If these measures have value, they should be able to better predict primary assists, goals and primary points than the actual counting stats. The method of testing this idea was to measure the out of sample correlations using the games not yet tracked from last season as the out of sample numbers. For clarity, that means the out of sample data is coming from the same season as opposed to a year over year evaluation. The players included are limited to those who played at least 120 minutes at 5v5 both in and out of sample. Below are the r-squared values for in-sample scoring, PSC and wPSC measured against out of sample scoring for both forwards and defenders. The sample includes 348 forwards and 192 defenders. All of the TOI and scoring data is pulled from corsica.hockey.
In every instance for forwards, the weighted PSC metric outperforms the scoring and unweighted PSC metric in predicting future performance. But for defenders, unweighted PSC is a better predictor of future scoring. This is likely due to defenders being less likely to make primary shot assists of the most dangerous types, which are behind the net and royal road.
The takeaway here is that for forwards, simply weighting each shot based on the danger relative to the passing sequence preceding the shot is an improvement on the actual measures in predicting future scoring at the player level. This is further indication that more granular data beyond shot metrics are valuable and can offer better abilities to forecast player performance.
Having walked through the process of the calculations, we can now get to the fun part. What do these new metrics say about players? Below is a chart that groups forwards into tiers based on their percentile ranks in weighted primary shot contributions per 60 minutes of TOI. Keep in mind that this is purely an offensive metric and does not consider a player’s defensive impact. Thus, it isn’t a great way of measuring defensive impact. As an example, Patrice Bergeron is one of the best all around forwards in the NHL but he appears less impressive by this measure. Players within each tier are sorted from highest to lowest weighted primary shot contributions per 60 minutes of TOI.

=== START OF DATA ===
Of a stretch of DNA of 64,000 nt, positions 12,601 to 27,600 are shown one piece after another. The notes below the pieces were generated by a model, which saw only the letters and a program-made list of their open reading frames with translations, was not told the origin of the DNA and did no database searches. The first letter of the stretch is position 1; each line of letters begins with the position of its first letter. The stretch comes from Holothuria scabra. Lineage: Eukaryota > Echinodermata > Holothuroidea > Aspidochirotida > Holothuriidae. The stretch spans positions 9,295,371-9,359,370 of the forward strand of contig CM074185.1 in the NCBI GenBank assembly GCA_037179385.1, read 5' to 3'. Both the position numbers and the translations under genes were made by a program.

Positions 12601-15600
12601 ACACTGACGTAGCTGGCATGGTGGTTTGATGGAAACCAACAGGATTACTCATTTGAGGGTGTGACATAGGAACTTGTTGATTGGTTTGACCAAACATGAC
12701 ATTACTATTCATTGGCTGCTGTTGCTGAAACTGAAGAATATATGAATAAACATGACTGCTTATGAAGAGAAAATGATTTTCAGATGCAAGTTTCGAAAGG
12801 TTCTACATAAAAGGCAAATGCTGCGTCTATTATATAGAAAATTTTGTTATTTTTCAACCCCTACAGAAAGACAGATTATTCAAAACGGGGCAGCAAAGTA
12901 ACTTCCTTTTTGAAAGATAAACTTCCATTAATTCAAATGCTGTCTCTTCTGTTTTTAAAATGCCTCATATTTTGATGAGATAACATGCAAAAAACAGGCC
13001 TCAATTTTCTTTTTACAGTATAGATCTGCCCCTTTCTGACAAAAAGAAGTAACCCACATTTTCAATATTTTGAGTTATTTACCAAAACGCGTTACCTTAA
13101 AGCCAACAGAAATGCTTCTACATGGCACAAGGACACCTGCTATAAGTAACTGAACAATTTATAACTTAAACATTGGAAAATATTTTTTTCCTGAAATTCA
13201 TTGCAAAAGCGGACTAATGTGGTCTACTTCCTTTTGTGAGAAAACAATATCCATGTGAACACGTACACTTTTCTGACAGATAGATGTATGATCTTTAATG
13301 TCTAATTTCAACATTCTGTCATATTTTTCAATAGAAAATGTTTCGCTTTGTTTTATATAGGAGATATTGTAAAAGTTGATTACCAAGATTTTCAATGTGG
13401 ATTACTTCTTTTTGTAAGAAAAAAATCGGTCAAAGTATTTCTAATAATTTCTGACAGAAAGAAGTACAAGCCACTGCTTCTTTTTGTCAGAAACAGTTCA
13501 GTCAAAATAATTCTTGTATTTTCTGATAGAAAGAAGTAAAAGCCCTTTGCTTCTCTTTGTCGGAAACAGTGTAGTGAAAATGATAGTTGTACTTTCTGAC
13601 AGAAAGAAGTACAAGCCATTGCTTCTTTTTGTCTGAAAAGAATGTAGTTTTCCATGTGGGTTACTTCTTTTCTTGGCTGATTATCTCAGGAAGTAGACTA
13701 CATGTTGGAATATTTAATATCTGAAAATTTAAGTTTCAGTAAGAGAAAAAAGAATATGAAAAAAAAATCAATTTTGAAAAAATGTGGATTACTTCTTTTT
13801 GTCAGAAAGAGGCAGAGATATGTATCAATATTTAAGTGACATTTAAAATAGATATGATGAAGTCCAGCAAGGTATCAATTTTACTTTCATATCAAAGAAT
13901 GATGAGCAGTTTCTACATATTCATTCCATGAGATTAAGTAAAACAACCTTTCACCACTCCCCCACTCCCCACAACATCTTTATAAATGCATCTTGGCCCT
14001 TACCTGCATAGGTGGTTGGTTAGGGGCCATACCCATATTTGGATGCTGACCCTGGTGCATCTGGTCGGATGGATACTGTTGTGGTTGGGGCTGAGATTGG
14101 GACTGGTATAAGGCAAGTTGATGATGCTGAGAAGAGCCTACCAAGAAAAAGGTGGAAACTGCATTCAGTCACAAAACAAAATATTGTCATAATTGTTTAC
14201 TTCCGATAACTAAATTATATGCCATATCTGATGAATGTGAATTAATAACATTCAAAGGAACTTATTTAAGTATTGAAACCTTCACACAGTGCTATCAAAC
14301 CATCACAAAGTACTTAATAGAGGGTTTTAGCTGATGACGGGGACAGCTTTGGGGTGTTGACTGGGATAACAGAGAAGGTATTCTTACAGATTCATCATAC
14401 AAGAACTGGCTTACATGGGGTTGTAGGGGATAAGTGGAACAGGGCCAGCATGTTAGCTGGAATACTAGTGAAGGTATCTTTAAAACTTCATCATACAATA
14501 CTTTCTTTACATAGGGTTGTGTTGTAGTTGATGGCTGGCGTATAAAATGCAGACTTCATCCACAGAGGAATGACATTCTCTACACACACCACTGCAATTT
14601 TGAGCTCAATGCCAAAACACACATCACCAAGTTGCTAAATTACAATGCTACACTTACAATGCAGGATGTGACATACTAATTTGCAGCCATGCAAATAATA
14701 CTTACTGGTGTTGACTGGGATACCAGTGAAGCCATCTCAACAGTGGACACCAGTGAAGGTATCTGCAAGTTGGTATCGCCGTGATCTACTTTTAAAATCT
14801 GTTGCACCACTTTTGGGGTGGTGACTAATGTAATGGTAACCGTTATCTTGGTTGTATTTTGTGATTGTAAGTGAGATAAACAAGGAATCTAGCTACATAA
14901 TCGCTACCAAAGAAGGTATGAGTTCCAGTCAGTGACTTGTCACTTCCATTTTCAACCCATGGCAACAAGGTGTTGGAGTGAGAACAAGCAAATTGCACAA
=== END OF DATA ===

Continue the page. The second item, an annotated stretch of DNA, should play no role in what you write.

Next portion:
If you’d like to play with data on your own to look up your favorite team or compare players, I’ve made some simple tools that will allow you to do that. First, below is an example of bar graph showing the forwards for the Dallas Stars. You can use the link below the image to filter by any team in the league.
If you’re more interested in seeing an individual player or comparing two players, you can use the tool below to do exactly that. Here we see a comparison of Nazem Kadri and Tyler Seguin. Revisiting the question about Kadri from earlier, this graph shows that despite his lack of dangerous primary shot contributions, the volume of shots and primary shot assists is enough to keep Kadri amongst the league leaders in wPSC.
The passing project data is valuable in that it helps measure particular skill sets in ways not previously possible. It allows for better assessment of which players are the most skilled offensively and do the most to contribute to dangerous shots. However, while a weighted primary shots calculation calculation is interesting, it completely ignores half of the game. Luckily, rumor has it that two really smart people might be addressing that exact idea at the Rochester Institute of Technology Hockey Analytics Conference this weekend. So if like me, you can’t make it in person, be sure to check out the live stream.